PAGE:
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Approaches to reading The Great Gatsby APPLYING A CRITICAL STRATEGY.

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Presentation on theme: "Approaches to reading The Great Gatsby APPLYING A CRITICAL STRATEGY."— Presentation transcript:

1 Approaches to reading The Great Gatsby APPLYING A CRITICAL STRATEGY

2  A very basic way of thinking about literary theory is that these ideas act as different lenses critics use to view and talk about art, literature, and even culture.  These different lenses allow critics to consider works of art based on certain assumptions within that school of theory. The different lenses also allow critics to focus on particular aspects of a work they consider important. LITERARY THEORY

3 Knowledge of an author’s life can help readers understand his or her work more fully. Consider the biographical information presented in the Biography video and your emerging knowledge of the text. BIOGRAPHICAL STRATEGIES

4  Illuminate the historic background in order to understand the text.  Historians often use literature as a window to the past because literature frequently provides nuances of a historic period that cannot be readily perceived through other sources.  Consider the social and intellectual currents in which the author composed the work.  Place the work in the context of its time and try to make connections with other texts and events. HISTORICAL CRITICISM

5  Focus on the ideological content of a work – its explicit and implicit assumptions and values about matters such as culture, race, class, and power.  Social injustice, competing socio-economic interests that advance money and power rather than morality and justice.  Often the protagonist’s conflict in not only an individual issue but part of a larger class struggle. MARXIST CRITICISM

6  Examine how ideas of masculinity and femininity are constructed in particular cultures.  Feminist critics seek to correct or supplement what they regard as a predominantly male dominated critical perspective with a feminist consciousness.  Places literature in a social context  Gender equality FEMINIST/GENDER CRITICISM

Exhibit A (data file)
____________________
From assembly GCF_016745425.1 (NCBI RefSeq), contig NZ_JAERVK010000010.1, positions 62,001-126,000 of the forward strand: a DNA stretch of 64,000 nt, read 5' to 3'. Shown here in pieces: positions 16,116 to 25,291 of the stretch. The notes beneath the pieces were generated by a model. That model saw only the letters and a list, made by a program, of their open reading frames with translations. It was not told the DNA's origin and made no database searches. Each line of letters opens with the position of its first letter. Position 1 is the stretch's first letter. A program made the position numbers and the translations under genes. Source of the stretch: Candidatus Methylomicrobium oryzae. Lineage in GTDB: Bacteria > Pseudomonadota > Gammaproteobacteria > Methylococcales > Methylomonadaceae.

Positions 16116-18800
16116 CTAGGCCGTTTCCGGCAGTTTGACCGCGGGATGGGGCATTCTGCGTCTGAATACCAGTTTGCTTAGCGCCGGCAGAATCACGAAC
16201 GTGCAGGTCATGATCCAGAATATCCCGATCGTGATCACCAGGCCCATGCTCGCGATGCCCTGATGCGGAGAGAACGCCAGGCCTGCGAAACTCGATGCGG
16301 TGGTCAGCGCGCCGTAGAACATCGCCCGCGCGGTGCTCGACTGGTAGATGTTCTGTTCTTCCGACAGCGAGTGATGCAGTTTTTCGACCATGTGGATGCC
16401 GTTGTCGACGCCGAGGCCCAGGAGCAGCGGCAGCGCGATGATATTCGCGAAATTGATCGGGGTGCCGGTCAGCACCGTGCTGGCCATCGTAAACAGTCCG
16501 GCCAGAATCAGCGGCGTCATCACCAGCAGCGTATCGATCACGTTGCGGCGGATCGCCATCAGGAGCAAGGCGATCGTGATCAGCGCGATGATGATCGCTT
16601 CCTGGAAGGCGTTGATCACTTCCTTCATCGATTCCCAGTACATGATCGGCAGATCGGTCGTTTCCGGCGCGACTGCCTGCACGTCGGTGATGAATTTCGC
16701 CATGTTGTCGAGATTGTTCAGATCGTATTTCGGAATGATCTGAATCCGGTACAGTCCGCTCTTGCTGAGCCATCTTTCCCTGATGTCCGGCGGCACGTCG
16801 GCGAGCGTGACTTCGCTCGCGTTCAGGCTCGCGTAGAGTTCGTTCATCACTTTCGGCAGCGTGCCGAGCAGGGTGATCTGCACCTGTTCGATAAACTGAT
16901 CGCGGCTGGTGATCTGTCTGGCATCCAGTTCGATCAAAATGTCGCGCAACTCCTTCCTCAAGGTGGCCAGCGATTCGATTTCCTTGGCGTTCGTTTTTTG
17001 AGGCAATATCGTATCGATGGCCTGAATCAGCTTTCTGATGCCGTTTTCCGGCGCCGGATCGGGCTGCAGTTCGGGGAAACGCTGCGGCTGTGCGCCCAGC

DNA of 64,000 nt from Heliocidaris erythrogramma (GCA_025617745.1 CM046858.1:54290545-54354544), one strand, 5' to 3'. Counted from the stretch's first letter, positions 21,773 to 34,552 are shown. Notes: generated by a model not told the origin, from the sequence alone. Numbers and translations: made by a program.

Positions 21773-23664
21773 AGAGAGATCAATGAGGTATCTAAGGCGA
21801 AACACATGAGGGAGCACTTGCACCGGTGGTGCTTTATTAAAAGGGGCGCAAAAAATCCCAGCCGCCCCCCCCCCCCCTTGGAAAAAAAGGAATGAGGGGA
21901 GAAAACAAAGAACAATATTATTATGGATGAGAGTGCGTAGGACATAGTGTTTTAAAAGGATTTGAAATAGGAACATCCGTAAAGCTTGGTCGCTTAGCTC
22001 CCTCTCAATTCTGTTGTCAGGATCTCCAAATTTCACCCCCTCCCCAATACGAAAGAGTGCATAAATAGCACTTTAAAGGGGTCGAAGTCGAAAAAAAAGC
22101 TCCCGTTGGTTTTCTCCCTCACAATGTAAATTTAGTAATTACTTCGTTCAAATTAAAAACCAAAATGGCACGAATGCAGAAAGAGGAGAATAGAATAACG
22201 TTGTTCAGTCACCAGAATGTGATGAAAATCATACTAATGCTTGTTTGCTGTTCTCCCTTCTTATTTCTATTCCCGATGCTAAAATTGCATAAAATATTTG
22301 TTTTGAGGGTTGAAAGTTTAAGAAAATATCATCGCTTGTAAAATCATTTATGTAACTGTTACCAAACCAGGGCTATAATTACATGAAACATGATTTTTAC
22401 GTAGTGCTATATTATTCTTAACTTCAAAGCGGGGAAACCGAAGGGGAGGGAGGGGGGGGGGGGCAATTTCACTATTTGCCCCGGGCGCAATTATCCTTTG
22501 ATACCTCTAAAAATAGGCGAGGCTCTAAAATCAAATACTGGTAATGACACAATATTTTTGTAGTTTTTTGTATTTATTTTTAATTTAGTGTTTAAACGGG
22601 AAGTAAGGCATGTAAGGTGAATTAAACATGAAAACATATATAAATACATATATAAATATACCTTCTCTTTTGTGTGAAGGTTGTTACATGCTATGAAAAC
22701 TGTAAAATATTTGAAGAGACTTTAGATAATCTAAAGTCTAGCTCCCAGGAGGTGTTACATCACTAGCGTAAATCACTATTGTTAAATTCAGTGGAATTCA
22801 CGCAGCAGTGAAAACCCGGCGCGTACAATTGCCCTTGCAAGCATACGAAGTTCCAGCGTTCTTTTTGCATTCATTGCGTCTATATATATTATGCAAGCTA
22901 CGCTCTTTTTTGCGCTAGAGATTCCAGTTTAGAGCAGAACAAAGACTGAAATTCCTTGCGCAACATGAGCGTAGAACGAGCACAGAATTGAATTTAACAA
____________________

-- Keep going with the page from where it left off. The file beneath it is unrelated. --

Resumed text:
7  The essence of AP Language and Composition!  Focus on the formal elements of the work – its language, structure, and tone.  Formalist critics read literature as an independent work of art rather than a snapshot in time or a reflection of the author’s state of mind.  This kind of close reading pays special attention to the intrinsic matters in a literary work – diction, imagery, figurative language, narrative technique, symbolism. FORMALIST STRATEGIES

8  “Color Symbolism in The Great Gatsby” by Daniel J. Schneider  First published in University Review  Use Schneider’s analysis as one way to look at the text. Does your reading and understanding support his claims? Is the evidence sufficient and convincing? ONE CRITIC’S TAKE ON COLORS…

9  White traditionally symbolizes purity  Ostensible purity and the actuality of people and places.  Examples so far? WHITE

10  The symbol of money & crass materialism  Corruption  Examples so far? UBIQUITOUS YELLOW

11  Glitter, enchantment  Blood, violent reality, power  Examples so far? RED

12  Ideality  Promise  The Dream  Examples so far? BLUE

13  The limitless promise of the dream  The mixture of yellow and blue  The tragic commingling of dream and reality GREEN

14  That’s up to you to contemplate… OTHERS?


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